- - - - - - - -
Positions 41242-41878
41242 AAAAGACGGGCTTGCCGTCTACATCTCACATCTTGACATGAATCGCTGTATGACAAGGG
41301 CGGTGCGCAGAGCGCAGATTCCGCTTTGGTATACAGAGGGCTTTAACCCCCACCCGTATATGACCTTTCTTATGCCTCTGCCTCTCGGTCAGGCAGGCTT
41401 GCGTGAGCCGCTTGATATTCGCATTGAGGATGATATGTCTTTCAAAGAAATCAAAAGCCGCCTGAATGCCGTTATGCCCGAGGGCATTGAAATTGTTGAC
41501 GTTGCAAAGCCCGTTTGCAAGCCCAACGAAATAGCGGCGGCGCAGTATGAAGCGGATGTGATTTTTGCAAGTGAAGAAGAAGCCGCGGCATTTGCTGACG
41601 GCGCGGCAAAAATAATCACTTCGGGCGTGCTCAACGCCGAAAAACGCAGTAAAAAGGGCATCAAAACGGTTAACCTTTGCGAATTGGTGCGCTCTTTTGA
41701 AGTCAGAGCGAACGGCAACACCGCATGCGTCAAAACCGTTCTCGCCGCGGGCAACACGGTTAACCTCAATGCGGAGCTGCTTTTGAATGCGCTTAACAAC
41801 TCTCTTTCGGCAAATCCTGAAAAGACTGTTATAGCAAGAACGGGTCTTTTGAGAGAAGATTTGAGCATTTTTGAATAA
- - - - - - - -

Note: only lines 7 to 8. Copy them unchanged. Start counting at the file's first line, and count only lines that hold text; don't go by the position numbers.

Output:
41701 AGTCAGAGCGAACGGCAACACCGCATGCGTCAAAACCGTTCTCGCCGCGGGCAACACGGTTAACCTCAATGCGGAGCTGCTTTTGAATGCGCTTAACAAC
41801 TCTCTTTCGGCAAATCCTGAAAAGACTGTTATAGCAAGAACGGGTCTTTTGAGAGAAGATTTGAGCATTTTTGAATAA